"We've been supporting [brewers] for so long, I feel like everybody's Mother Brewer," Rigberg said with a laugh. "It's all about inspiring confidence in people." 

Rigberg, who also leads the popular Ladies Beer Tea each year during Philly Beer Week, is happy to see more women walking in her doors each day, too. She said that, like with many STEM fields, young women just need extra encouragement to get into a traditionally male industry like brewing.

"Get girls interested in the sciences and you'll see more women in the brewery," she said.

Christina Burris

Nanobrewery St. Benjamin Brewing Company is the brainchild of Christina Burris and Tim Patton, two friends with a shared passion. Each was working on their own startup brewery before they teamed up in 2013 and the Kensington-based brewery was born.

Though Burris says that her experience as a woman in the industry has been largely positive, she does acknowledge that she is sometimes the recipient of gender-based assumptions. For instance, many people assume she and Patton are romantically involved (they're not) and that Burris is helping Patton fulfill his dreams of being a brewer.

"I find it belittling that people don’t believe I have my own dreams," she said. "...[But] it doesn’t stop what I can do in the field. I’m really good at what I do."

The past year - and the many long nights and days a labor of love requires - has galvanized Burris' advice to anyone interested in owning a brewery: Homebrewing is great, but working in a brewery is where you learn the most. Like Burris, you have to be dedicated and strong.

"I’m in it for the long haul, and I’m doing it because I wanted to build a long-lasting business in Philadelphia that can grow and interact with the community."

Jamie Queli

Like Christina Burris, Jamie Queli turned her love of beer into a hobby by brewing at home. After a career in investment banking, Queli had the know-how to start a business but wasn't in a line of work she felt passionate about. In October 2014, she opened Forgotten Boardwalk Brewing Company, finally matching her passion to her skill set.

Her Cherry Hill tasting room is boardwalk-themed and is filled with Skee-Ball games and fun house mirrors. The brand's mascot is a three-eyed cat name Growler, an homage to the stray cats that live under the New Jersey boardwalk where she grew up. One might wonder why such a beach-happy brewer would set up shop inland, but Queli wanted her brewery close to the action of Philly and South Jersey's beer scenes.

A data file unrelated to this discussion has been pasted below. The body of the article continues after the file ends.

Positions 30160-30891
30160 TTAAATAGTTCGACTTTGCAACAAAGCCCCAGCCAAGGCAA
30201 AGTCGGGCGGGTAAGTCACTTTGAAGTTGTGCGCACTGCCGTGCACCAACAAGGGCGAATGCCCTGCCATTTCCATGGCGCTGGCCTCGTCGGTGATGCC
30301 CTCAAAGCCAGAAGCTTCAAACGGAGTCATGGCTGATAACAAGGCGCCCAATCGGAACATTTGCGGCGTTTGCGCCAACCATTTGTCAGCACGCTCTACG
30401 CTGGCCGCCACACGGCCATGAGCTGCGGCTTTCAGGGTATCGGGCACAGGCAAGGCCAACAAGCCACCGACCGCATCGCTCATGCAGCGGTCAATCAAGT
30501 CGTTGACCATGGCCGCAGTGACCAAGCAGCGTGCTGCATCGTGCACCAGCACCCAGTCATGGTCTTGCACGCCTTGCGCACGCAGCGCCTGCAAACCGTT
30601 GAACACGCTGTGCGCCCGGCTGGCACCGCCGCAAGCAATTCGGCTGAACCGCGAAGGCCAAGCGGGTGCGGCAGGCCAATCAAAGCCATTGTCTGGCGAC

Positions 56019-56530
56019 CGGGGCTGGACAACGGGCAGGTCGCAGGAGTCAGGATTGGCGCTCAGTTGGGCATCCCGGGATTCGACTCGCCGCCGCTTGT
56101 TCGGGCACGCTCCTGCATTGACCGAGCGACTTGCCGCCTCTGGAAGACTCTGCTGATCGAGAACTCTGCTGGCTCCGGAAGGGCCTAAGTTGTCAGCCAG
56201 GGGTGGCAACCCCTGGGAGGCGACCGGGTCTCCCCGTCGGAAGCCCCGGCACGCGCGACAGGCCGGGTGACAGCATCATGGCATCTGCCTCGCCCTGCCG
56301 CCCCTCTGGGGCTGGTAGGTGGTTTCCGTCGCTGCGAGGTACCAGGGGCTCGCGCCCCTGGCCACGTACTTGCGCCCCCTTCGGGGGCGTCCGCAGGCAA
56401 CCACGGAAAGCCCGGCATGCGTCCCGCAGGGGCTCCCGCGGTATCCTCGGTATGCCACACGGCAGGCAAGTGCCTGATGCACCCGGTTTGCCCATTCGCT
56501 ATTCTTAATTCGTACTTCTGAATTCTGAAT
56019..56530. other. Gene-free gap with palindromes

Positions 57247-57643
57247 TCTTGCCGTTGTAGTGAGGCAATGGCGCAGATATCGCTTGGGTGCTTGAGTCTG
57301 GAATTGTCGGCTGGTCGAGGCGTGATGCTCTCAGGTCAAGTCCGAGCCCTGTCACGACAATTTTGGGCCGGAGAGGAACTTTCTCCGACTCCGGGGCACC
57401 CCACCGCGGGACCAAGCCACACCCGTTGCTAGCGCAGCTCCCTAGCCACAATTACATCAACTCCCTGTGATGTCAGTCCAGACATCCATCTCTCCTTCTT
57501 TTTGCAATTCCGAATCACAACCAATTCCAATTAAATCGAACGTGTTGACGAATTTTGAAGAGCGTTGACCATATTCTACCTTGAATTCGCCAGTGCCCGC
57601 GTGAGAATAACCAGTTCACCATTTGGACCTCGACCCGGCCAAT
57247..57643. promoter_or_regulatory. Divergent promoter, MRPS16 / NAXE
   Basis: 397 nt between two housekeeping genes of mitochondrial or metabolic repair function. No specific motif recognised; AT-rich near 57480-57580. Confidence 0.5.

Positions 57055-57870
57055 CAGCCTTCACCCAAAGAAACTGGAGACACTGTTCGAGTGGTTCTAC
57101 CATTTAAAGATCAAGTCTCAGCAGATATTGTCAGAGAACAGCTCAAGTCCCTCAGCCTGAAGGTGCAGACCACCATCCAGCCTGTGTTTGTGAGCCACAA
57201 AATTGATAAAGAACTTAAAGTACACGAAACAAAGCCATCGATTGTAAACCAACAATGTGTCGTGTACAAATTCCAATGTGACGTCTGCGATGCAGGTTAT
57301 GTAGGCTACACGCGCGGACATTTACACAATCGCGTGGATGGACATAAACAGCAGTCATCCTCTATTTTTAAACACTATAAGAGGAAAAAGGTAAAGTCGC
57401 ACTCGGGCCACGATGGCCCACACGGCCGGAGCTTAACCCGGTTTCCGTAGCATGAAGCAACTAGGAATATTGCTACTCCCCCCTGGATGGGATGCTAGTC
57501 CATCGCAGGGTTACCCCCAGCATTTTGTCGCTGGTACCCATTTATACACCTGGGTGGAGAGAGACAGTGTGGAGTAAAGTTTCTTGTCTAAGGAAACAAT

As one of few female brewery owners, and a young one at 30 years old, Queli admits she did face a little trepidation from her peers when opening Forgotten Boardwalk.

"When I first opened up, I definitely felt a lot of resistance from my fellow brewers - but I’m not sure if it was because of my gender or my age or just new competition," Queli said.

Despite those moments, Queli doesn't see the beer industry as more difficult for women than any other industry. 

"I think [women] like to call the shots," she said. "...When [the industry] does appeal to women, we do make the plunge."

Gina Vasoli

Though Gina Vasoli was always a casual beer fan, she ended up at Yards Brewing Company because she was a bigger fan of their company values. Only after becoming their deputy of art & marketing did she get really interested in craft beer. Eventually, realizing that a social beer club for women was sorely lacking in Philadelphia, she and Yards sales rep Kristin Caine decided to start one of their own. The Lady Birds Beer Club, a monthly group for women who love good beer, was born.

The pair didn't go crazy promoting their inaugural event, just sending out a few messages through the Yards social network, and yet 75 women showed up to the April 1 meeting. Needless to say, it wasn't what Vasoli had expected. 

"I think it’s a testament to the need and the interest level for something like this in Philadelphia that we got such a great response," Vasoli said.

So far they've held three meetings, and activities have included everything from get-to-know-you icebreakers to a lesson on the history of craft beer. Their next meeting on July 1 will be Independence Day-themed, taking place at the Betsy Ross House and including a no-sew hemming workshop. 

Though she's always felt welcome at Yards, Vasoli said it is exciting to be part of a female minority that only continues to grow, both professionally and personally.

"My exposure through the Lady Birds gives me the perception that interest is growing, and not just amateur interest, but real love for craft beer and knowledge of the whole world on a deeper level," Vasoli said.